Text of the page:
• Sunset view of Glacier Bay and the surrounding Fairweather Mountains.

    Glacier Bay

    National Park & Preserve Alaska

Whale Waters Update for Glacier Bay Effective June 18, 2013

Map showing whale waters update for Glacier Bay effective June 18, 2013

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News Release Date: June 17, 2013
Contact: Albert Faria, Chief Ranger , 907-697-2230
Contact: Chris Gabriele, Whale Biologist, 907-697-2664

Glacier Bay National Park and Preserve Superintendent Susan Boudreau announced today that a vessel speed limit of 13 knots through the water will be implemented in lower Glacier Bay to protect numerous humpback whales that have been sighted in this area. This speed restriction will apply to all vessels from 5 AM Tuesday June 18 until further notice. In addition, in lower Glacier Bay whale waters, vessels greater than 18 feet in length are restricted to a mid-channel course or 1 nautical mile offshore.

Whale waters at the mouth of Glacier Bay and around the Marble Islands remain unchanged. Since May 8, a 13 knot vessel speed limit has been in place in Park waters at the mouth of Glacier Bay. In addition, on June 7 a 13 knot vessel speed limit was implemented within 1 nautical mile of North and South Marble Islands. There are no vessel course restrictions in these areas.

As shown on the attached map, lower Glacier Bay whale waters include the waters extending from the mouth of Glacier Bay to a line drawn between the northern tip of Strawberry Island and the northern tip of Lars Island. This boundary is shown on NOAA nautical charts of Glacier Bay. The whale waters at the mouth of Glacier Bay are bounded on the north by an imaginary line between Point Carolus and Point Gustavus, and on the south by the Park boundary in Icy Strait. The eastern boundary is an imaginary line running due south from Point Gustavus to the Park boundary, and the western boundary is an imaginary line running due south to the Park boundary following longitude 136 degrees 05' West. The whale waters around North and South Marble Islands extend from the shoreline of the islands out to 1 nautical mile.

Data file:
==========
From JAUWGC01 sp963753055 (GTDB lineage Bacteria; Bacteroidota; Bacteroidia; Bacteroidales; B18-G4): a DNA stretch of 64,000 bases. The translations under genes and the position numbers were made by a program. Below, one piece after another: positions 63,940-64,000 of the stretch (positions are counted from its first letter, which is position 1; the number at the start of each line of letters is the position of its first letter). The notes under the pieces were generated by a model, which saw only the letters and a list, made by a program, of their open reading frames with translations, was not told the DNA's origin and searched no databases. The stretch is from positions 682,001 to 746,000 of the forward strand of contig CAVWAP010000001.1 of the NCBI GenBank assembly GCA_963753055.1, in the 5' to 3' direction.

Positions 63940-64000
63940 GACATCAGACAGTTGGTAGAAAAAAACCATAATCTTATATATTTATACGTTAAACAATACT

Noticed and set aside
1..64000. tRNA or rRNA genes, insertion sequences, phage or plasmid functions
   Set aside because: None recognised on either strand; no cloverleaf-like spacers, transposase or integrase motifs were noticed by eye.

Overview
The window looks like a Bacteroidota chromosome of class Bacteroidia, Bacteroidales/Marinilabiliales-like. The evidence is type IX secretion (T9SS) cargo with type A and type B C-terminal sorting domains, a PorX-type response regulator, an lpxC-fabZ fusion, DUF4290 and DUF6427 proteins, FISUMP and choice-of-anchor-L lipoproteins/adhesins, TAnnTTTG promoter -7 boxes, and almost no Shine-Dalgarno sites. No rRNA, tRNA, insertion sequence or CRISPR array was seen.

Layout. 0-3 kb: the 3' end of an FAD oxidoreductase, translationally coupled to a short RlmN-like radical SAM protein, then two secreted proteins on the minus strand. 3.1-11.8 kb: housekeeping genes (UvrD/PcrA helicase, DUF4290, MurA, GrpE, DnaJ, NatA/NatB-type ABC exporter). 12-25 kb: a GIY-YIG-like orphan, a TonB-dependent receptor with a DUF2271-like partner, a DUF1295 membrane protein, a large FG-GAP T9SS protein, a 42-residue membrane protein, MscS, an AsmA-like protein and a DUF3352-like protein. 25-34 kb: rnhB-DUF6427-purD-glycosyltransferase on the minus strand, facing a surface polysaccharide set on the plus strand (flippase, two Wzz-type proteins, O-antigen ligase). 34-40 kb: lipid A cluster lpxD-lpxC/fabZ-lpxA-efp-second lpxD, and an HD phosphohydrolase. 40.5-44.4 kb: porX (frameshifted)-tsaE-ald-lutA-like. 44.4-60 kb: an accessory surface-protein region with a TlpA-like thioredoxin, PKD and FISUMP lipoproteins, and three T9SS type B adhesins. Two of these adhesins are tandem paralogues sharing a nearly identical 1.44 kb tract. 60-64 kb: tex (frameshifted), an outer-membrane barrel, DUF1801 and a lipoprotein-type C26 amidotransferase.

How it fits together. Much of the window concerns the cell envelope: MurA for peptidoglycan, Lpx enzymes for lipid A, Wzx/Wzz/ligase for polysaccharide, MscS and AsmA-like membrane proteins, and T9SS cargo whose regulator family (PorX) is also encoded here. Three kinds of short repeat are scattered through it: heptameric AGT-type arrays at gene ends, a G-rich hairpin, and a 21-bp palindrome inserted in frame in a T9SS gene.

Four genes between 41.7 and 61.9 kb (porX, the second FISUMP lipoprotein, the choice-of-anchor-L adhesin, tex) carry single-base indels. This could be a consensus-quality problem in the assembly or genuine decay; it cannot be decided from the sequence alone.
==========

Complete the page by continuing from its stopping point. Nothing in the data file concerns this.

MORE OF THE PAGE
Boaters should proceed cautiously in all areas where whales may be present because whales may surface in unexpected locations, posing a hazard to both the vessel and the whale. Although humpback whales tend to be distributed along the shoreline, boaters should note that whales frequently cross mid-channel as they move between feeding sites. Vessels are prohibited from operating within ¼ nautical mile of a humpback whale in Park waters, including those Park waters outside Glacier Bay proper. In addition, vessel operators positioned within ½ nautical mile of a humpback whale are prohibited from altering their course or speed in a manner that results in decreasing the distance between the whale and the vessel. Speed and course restrictions in whale waters are intended to reduce the disruption of feeding humpback whales and to lower the risk of whale/vessel collisions.

Boaters are advised to verify whale waters designations prior to entering Glacier Bay by telephoning (907) 697-2627 or by contacting KWM20 Bartlett Cove on marine VHF radio. Whale waters restrictions are authorized in Glacier Bay National Park in accordance with Title 36 of the Code of Federal Regulations, Subpart N, 13.1174.

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Did You Know?

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Glacier Bay is a changing landscape. Today's beaches where brown bears slurp up crushed barnacles are tomorrow's forest meadows where moose will browse on willow branches.